Roxy’s Law now in effect on New Mexico public lands 🐕

Dear Friends of TrapFree New Mexico, Thanks to the contributions of thousands of TrapFree New Mexico supporters, November 1, 2022 marks the beginning of a very different and vastly diminished wildlife trapping season in New Mexico. For the first time ever, all public...
Roxy’s Law Banning Traps, Snares, and Poisons on New Mexico Public Lands Goes Into Effect

Roxy’s Law Banning Traps, Snares, and Poisons on New Mexico Public Lands Goes Into Effect

Dear TrapFree New Mexico Friend, Today’s the day we’ve all been waiting for: Roxy’s Law (the Wildlife Conservation and Public Safety Act) went into effect this morning, making the vast majority of all traps, snares, and poisons illegal on approximately 32 million...

New Mexico Teeters on Edge of a New Era of CoExistence: Trapping Ban on Public Lands Goes into Effect April 1

On April 1, Roxy’s Law—a ban on trapping on New Mexico public lands more than a decade in the making—goes into effect after Gov. Michelle Lujan Grisham signed it last year. Nearly 32 million acres of public lands, including state-owned parcels, national forests, and...

Finally, recreate safely with no harmful traps on public lands

BY JESSICA JOHNSON / CHIEF GOVERNMENT AFFAIRS OFFICER, ANIMAL PROTECTION VOTERS With warmer weather, many of us are reaching for our hiking boots, backpacks, and dog leashes – and we can finally breathe a little easier. That’s because, as of April 1, 2022, we have...

Trapping ban to take effect on public lands in New Mexico

ALBUQUERQUE – It will be illegal to use wildlife traps, snares and poison on public lands across New Mexico under a ban that takes effect Friday. New Mexico is joining less than a handful of Western states in either prohibiting or limiting trapping on public lands,...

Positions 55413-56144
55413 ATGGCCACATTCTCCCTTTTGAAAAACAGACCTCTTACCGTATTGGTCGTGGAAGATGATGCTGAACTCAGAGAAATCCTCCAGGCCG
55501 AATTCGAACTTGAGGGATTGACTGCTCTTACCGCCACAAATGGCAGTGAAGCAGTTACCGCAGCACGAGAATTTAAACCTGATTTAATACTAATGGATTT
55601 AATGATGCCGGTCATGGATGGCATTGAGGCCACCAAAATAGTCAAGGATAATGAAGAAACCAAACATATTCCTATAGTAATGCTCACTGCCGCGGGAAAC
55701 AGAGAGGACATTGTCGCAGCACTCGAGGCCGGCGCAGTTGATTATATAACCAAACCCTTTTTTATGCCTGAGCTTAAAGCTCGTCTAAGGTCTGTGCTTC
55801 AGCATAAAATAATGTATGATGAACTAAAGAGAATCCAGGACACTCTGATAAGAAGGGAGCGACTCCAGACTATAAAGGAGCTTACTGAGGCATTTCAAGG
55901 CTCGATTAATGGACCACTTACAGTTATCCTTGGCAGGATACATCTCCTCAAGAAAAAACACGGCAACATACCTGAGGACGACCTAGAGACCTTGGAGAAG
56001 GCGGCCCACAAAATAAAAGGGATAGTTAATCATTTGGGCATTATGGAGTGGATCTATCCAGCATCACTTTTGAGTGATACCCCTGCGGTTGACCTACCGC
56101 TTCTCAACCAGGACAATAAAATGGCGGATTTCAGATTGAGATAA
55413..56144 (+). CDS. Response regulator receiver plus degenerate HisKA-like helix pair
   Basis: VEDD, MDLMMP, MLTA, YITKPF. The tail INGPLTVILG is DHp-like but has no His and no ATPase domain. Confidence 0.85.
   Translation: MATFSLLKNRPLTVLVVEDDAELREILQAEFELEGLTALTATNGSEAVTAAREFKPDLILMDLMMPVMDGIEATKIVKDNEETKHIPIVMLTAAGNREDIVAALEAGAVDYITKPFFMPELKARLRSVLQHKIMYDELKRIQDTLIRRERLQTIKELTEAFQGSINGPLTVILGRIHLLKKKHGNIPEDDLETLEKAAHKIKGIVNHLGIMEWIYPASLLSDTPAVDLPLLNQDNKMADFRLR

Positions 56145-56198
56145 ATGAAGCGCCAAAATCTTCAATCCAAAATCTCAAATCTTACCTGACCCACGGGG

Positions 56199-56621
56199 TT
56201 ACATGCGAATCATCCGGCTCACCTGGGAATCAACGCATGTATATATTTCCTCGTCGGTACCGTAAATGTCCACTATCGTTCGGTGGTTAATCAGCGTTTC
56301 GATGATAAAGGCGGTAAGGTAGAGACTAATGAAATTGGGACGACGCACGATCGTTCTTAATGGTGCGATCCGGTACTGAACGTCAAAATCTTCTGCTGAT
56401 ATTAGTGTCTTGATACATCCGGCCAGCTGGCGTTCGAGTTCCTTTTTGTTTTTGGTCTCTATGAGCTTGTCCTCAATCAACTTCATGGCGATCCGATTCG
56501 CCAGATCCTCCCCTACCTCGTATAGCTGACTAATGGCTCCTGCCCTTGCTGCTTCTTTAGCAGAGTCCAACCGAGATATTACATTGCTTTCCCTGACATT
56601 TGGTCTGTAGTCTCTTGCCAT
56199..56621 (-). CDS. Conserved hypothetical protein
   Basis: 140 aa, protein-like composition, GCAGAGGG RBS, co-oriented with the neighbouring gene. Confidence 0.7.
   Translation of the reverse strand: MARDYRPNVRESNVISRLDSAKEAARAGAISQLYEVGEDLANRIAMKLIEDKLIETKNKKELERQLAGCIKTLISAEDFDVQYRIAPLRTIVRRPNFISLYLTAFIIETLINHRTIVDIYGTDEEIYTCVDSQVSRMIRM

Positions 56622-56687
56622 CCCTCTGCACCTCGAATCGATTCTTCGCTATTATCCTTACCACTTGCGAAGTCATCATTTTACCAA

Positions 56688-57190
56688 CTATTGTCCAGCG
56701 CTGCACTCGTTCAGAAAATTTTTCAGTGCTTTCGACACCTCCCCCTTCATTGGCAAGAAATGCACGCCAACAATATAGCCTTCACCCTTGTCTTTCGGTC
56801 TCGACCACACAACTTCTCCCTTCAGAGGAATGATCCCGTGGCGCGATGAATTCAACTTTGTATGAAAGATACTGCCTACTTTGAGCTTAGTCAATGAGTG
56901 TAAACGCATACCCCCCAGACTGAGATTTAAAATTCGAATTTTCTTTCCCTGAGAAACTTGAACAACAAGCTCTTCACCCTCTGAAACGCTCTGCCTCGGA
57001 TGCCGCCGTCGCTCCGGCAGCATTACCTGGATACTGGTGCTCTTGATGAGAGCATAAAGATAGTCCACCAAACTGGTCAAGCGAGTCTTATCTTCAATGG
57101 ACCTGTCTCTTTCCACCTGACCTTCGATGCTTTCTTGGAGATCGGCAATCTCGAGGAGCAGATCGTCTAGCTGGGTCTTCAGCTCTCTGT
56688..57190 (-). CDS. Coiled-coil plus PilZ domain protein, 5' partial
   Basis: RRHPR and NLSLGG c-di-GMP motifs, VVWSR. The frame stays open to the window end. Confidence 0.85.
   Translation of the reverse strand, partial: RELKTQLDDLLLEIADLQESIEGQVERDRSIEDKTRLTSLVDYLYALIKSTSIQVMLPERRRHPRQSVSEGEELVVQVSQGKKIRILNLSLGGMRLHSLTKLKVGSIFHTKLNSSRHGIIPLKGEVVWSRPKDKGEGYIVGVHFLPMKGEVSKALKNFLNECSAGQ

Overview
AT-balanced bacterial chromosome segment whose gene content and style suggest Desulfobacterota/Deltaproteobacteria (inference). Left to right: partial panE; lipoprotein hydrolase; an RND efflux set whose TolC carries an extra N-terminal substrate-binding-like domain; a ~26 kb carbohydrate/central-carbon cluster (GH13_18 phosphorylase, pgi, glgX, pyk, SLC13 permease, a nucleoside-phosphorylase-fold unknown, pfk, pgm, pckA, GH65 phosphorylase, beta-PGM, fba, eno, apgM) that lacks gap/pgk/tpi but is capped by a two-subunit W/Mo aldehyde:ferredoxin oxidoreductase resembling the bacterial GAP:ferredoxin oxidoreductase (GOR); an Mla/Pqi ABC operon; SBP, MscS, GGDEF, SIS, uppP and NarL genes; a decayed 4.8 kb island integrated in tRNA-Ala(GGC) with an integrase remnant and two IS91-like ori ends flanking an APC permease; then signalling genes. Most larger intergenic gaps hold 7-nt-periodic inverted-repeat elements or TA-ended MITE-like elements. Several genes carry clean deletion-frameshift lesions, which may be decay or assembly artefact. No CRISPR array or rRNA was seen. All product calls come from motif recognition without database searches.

Roxy’s Law a win, but wildlife governance needs reform

Traps, snares and poisons are lethal devices that have inflicted serious harm on people, pets and wildlife across the state for a very long time. But, fortunately, times are changing. The Wildlife Conservation and Public Safety Act, also known as “Roxy’s Law” – named...

Roxy’s Law makes public lands safer — now reform Game and Fish

Traps, snares and poisons are lethal devices that have inflicted serious harm on people, pets and wildlife across the state for a very long time. But fortunately, times are changing. The Wildlife Conservation and Public Safety Act, also known as “Roxy’s Law” — named...
Roxy’s anti-trapping legacy greater than botched trial

Roxy’s anti-trapping legacy greater than botched trial

BY JESSICA JOHNSON / CHIEF GOVERNMENT AFFAIRS OFFICER, ANIMAL PROTECTION NEW MEXICO AND ANIMAL PROTECTION VOTERS | TUESDAY, NOVEMBER 30TH, 2021 AT 12:02AM Roxy – the beloved dog killed by a neck snare in 2018 while hiking with her family – may not have received...

Not guilty verdict aside, Roxy’s Law still matters

The trapper accused of killing Roxy, a Northern New Mexico cattle dog who was strangled to death in a snare near Santa Cruz Lake, recently was found not guilty. The verdict was immensely disappointing. It feels like justice slipped through the cracks, alongside the...

ABQ Journal Editorial: To catch criminals, trapping ban needs real follow-through

Beginning in April, it will be illegal to use traps, snares and wildlife poison on public lands in New Mexico. That’s one positive outcome from the tragic death of an Española dog name Roxy — but it’s hard to be optimistic about the new law’s ability to be effective....

Tradition is no excuse for abuse

Traps and snares are lethal devices that pose a real threat to people, pets and wildlife on public lands. That fact was made tragically clear when a dog named Roxy was strangled to death in a snare at a popular New Mexico recreation area in 2018. Senate Bill 32,...